Here in the United States, celebrities aren't shy about criticizing politicians (Matt Damon recently struck out at Obama, saying he would have preferred "a one-term president with some balls who actually got stuff done"), but most don't go so far as to actually try to take over their jobs.
In Senegal this year, it's a different story.
The Associated Press reports that world-music icon Youssou N'Dour has announced plans to run in the country's presidential election next month. He'll challenge 85-year-old incumbent President Abdoulaye Wade, whose plans to use a loophole in the constitution to seek a third term have sparked violent protests.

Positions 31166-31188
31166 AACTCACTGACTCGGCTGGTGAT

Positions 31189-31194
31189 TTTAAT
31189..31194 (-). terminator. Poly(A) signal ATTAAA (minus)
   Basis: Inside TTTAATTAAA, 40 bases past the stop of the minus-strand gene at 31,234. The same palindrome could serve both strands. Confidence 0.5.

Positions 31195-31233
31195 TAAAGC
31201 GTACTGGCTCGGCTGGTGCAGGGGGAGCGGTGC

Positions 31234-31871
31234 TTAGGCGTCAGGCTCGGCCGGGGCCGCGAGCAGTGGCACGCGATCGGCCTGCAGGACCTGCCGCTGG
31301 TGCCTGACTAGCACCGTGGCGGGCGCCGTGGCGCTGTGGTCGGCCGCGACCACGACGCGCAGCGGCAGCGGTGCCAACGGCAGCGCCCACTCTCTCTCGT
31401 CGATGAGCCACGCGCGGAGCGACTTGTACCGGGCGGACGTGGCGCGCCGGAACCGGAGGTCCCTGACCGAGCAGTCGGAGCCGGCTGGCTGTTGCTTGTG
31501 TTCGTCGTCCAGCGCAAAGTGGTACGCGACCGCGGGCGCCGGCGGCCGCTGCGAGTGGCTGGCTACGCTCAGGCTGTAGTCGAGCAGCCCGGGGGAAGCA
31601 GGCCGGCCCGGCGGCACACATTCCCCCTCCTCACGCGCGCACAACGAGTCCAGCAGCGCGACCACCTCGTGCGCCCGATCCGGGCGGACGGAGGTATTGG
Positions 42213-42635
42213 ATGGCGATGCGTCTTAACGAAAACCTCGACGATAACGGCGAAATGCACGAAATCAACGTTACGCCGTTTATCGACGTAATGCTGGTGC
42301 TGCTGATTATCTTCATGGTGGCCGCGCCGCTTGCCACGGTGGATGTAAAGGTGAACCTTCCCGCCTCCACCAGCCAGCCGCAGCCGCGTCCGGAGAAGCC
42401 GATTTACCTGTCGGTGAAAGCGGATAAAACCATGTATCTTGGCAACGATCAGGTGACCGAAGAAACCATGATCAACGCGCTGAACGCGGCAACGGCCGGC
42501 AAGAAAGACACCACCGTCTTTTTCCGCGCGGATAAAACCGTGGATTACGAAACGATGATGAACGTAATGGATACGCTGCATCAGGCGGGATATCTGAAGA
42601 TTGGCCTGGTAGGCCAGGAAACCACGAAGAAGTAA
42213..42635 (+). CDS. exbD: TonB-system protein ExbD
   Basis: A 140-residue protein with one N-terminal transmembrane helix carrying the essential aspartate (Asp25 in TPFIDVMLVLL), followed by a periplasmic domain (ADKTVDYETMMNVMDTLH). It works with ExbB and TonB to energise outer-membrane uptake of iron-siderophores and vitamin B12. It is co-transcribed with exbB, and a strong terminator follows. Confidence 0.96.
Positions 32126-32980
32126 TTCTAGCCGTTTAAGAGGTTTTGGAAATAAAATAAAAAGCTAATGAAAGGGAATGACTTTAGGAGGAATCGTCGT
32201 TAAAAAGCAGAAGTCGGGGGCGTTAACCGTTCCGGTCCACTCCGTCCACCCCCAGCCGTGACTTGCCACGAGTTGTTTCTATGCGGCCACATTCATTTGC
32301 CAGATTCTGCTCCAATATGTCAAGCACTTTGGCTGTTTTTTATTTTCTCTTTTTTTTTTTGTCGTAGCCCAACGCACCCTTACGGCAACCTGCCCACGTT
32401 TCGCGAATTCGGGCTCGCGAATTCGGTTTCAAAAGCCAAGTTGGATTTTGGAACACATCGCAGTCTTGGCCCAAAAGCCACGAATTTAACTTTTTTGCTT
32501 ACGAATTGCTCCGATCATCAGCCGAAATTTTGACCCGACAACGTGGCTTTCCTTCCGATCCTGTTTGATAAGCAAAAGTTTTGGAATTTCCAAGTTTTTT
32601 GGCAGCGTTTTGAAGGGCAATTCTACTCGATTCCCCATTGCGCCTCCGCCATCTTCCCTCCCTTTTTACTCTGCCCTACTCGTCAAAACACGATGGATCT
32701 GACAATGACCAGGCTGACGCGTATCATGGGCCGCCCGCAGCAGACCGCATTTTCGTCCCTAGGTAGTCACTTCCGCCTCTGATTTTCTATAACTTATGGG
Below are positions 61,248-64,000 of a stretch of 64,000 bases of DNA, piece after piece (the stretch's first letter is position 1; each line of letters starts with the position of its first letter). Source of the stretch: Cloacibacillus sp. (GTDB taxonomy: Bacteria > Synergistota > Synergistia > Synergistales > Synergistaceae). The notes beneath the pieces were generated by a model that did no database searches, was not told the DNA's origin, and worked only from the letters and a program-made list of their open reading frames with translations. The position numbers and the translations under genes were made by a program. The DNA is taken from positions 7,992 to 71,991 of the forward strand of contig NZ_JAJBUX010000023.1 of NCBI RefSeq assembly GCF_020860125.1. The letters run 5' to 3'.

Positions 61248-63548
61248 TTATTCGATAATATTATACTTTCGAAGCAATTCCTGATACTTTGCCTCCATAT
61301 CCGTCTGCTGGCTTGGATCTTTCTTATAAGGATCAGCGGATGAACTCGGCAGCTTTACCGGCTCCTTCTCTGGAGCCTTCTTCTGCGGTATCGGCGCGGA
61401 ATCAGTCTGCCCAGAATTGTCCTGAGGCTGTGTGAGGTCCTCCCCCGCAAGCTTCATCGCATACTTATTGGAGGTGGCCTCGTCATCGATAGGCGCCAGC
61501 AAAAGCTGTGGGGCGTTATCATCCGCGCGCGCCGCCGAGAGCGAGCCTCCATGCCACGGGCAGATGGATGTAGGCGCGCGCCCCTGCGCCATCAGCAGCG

"For a very long time, many Senegalese of different backgrounds have called for my candidacy for the presidency next February," N'Dour said. "I've listened, I've heard and I am responding favorably to their request. I am a candidate. It's a supreme patriotic duty, the best I can give of myself. I am the alternative to the current leadership in place in the country."
N'Dour, 52, is no stranger to politics. He is well-known in Senegal for criticizing the country's ruling party. He already owns a private radio station that holds regular debates featuring government critics, and he has a newspaper that highlights allegations of corruption among the country's ruling elite.
But some residents of Senegal are doubtful that the musician will succeed as a candidate. "It's good enough that he makes good music," Abdou Ngom, 26, told the AP. "Politics is made of treason and low blows. I'm sure that real politicians will not help him."
Read more at the Washington Post.